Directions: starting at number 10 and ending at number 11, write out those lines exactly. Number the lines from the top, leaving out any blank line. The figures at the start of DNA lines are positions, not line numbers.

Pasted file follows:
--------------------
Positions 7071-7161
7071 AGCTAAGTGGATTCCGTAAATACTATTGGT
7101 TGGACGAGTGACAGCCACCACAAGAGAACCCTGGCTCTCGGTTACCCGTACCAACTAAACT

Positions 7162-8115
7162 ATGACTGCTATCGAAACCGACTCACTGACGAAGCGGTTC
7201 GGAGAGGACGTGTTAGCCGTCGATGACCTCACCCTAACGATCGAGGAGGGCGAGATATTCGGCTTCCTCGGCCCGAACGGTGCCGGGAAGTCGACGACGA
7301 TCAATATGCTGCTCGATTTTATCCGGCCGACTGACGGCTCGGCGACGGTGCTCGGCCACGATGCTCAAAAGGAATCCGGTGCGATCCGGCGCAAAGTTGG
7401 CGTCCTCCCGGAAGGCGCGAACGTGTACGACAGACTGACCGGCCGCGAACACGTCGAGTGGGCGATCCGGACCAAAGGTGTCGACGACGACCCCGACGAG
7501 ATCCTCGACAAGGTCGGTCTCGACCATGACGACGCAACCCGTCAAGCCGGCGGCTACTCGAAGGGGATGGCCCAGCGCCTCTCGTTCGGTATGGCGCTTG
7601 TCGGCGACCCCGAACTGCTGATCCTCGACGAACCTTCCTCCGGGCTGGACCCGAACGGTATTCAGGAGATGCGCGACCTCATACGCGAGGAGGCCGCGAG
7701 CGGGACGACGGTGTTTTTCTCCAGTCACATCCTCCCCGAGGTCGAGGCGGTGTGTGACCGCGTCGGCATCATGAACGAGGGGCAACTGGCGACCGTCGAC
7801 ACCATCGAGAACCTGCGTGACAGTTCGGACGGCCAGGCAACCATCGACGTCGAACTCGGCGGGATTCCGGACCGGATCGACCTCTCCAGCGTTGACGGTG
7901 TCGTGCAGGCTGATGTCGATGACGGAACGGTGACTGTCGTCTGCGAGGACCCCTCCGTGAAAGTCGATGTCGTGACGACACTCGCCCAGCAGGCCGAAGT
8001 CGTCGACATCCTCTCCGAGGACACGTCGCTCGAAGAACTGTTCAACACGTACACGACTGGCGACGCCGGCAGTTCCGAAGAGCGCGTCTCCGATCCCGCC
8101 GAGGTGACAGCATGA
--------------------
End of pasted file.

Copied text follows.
7601 TCGGCGACCCCGAACTGCTGATCCTCGACGAACCTTCCTCCGGGCTGGACCCGAACGGTATTCAGGAGATGCGCGACCTCATACGCGAGGAGGCCGCGAG
7701 CGGGACGACGGTGTTTTTCTCCAGTCACATCCTCCCCGAGGTCGAGGCGGTGTGTGACCGCGTCGGCATCATGAACGAGGGGCAACTGGCGACCGTCGAC